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'In God We Trust' bill clears Alabama Senate

By The Associated Press


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MONTGOMERY, Ala. — The state Senate is ready for Alabama to join Mississippi in displaying the national motto "In God We Trust" in public schools classrooms.

The Senate voted 32-0 yesterday for a bill by Sen. Bill Armistead, R-Columbiana, that allows public schools to display "In God We Trust" in every classroom, auditorium and cafeteria.

"It reinforces the fact that we have a nation that trusts in God and that our nation was founded by godly people," Armistead said.

The bill still must pass the House and be signed by the governor in order to become law. It will be competing for attention with hundreds of other bills, including the state budgets, in the final six days of the legislative session.

The Rev. Barry W. Lynn, executive director of Americans United for Separation of Church and State, called the bill "a backdoor scheme to promote religion in public schools."

"Politicians know they can't require prayer or Bible reading, so they turn to these kinds of maneuvers to get around court rulings against state-sponsored worship," Lynn said.

The movement to post the national motto in schools began with the American Family Association, a fundamentalist Christian group based in Tupelo, Miss. In Mississippi, a law went into effect July 1, 2001, that requires the display in every public classroom, cafeteria and gym. Michigan passed a law in December encouraging the display in public buildings and classrooms.

The American Family Association is now pushing for similar laws in other states. Advocates like Armistead are tying it to the terrorist attacks.

"Since Sept. 11, there has been a renewed emphasis on the fact that our country does have a dependence on God," Armistead said.

His bill mandates that the money to pay for the display must come from private sources rather than taxpayer funds.

Lynn said schools should leave religion to the parents. "Schools should stick to reading, writing and arithmetic, not religion," he said.

"In God We Trust" was first placed on coins by the U.S. Treasury in 1864, during the Civil War. In 1955, Congress passed a bill to have the motto placed on paper currency, and it first appeared on bills two years later.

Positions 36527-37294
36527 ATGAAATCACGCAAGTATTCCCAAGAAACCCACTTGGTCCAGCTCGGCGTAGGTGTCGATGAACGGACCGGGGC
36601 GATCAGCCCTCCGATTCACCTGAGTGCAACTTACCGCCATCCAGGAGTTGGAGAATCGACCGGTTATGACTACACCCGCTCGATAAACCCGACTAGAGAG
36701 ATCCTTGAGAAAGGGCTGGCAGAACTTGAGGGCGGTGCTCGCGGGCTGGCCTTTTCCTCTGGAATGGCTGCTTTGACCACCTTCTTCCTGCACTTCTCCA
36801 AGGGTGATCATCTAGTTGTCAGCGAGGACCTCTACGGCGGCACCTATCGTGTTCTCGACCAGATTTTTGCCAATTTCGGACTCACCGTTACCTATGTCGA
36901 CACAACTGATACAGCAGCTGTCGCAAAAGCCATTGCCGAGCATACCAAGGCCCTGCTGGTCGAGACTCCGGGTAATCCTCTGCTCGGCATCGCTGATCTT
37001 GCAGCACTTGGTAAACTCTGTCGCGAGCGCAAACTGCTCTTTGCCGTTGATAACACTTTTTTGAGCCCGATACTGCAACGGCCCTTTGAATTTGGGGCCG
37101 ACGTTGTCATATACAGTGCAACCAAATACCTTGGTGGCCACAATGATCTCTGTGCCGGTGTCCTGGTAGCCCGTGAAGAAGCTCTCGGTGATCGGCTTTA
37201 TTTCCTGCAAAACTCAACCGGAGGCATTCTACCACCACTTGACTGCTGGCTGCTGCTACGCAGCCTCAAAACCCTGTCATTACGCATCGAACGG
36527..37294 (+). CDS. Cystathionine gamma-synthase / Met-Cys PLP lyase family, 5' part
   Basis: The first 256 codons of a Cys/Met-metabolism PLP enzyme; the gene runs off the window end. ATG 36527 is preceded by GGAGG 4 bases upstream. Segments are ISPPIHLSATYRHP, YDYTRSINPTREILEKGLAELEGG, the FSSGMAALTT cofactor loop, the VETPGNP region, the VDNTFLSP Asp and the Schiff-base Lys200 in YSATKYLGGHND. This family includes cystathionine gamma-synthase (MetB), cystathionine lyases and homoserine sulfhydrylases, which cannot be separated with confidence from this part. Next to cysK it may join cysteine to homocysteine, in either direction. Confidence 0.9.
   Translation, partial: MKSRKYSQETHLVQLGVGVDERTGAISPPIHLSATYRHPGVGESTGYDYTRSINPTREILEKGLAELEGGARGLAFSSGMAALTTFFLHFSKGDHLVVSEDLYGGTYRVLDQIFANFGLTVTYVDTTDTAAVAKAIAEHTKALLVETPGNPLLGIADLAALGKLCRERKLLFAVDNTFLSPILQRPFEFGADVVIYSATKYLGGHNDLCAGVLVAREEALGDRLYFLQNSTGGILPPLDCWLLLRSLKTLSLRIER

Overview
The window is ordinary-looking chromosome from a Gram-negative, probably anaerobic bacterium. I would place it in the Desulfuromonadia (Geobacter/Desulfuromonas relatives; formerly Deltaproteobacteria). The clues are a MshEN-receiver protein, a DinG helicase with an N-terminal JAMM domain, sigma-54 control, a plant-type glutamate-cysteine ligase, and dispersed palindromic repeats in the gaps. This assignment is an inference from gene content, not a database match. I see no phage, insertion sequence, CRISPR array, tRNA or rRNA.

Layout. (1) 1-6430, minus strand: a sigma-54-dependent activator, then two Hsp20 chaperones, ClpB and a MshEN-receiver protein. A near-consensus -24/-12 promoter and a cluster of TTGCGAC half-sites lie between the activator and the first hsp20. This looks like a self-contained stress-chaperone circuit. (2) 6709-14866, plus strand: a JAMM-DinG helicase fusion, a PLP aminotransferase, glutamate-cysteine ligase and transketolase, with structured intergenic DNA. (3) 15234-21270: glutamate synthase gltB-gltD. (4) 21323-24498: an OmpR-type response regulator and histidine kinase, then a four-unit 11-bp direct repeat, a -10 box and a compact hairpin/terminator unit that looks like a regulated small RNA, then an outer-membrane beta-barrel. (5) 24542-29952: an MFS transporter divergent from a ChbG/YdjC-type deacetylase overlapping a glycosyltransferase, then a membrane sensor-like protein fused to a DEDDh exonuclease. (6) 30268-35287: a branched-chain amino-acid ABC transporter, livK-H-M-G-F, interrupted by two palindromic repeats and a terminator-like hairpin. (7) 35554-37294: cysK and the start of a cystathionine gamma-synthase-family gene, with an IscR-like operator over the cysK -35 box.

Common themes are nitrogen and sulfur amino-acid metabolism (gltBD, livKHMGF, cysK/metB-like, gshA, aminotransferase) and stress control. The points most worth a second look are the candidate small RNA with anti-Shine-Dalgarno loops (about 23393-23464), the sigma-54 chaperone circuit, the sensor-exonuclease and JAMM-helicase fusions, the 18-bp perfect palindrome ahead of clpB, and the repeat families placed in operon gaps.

In 1956, Congress passed a resolution declaring "In God We Trust" the national motto.

The use of the phrase has since withstood at least three federal court challenges, including one that led to a 1996 ruling by the 10th U.S. Circuit Court of Appeals in Denver. The U.S. Supreme Court refused to hear the case.


Move to post 'In God We Trust' in schools getting boost from legislators
Opponents say lawmakers are using patriotism in a veiled attempt to bring religion into classroom.  03.01.02

Virginia governor to decide if national motto should be posted in courts
Meanwhile, state Senate approves measure requiring schools to display 'In God We Trust' signs.  02.24.02

Lawmakers push to make pledge mandatory in schools
Supporters say requiring students to recite Pledge of Allegiance will inspire patriotism, but opponents argue patriotism can't be mandated.  03.03.02

California city adds 'In God We Trust' display to City Hall
'The First Amendment is to keep government out of religion, not to keep believers out of government,' says Bakersfield councilwoman who led motto campaign.  07.31.02

Returning Virginia students greeted by 'In God We Trust'
New law requires posters of national motto to be prominently displayed in public schools.  09.05.02